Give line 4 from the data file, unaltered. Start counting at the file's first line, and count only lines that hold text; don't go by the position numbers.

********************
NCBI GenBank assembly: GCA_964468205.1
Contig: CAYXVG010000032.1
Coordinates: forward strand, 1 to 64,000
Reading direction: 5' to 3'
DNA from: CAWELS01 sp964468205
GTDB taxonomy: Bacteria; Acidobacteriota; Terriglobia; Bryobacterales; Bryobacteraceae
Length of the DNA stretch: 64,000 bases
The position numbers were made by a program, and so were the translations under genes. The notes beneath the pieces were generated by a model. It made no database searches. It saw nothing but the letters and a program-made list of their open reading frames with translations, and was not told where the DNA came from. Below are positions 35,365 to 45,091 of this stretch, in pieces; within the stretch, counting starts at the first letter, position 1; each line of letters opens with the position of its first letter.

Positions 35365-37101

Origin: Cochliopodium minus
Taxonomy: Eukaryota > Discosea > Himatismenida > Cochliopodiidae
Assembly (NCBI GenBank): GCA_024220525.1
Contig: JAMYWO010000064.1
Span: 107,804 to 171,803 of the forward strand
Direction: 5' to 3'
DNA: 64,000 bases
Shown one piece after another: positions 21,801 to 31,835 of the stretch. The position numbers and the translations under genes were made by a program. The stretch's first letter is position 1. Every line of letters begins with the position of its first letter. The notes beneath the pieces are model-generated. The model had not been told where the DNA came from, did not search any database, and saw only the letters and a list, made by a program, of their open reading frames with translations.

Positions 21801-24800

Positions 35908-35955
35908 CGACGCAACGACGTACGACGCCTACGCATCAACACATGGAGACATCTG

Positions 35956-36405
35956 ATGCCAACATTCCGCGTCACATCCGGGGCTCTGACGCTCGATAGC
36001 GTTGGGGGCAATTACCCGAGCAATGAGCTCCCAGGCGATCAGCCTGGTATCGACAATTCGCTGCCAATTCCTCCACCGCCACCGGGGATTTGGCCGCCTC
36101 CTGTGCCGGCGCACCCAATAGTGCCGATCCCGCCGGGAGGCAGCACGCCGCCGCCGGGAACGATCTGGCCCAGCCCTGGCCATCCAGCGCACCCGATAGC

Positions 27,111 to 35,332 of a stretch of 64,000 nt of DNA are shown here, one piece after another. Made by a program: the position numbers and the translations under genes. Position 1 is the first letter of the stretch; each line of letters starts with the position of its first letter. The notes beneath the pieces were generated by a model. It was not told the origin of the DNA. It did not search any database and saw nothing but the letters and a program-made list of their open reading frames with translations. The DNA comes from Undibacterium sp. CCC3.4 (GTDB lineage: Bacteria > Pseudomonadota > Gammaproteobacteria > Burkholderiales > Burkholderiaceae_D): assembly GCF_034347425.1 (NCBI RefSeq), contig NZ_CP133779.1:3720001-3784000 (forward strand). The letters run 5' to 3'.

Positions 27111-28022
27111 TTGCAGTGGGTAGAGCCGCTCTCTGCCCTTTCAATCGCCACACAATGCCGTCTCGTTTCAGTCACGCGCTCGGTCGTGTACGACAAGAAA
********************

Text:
Reading direction: 5' to 3'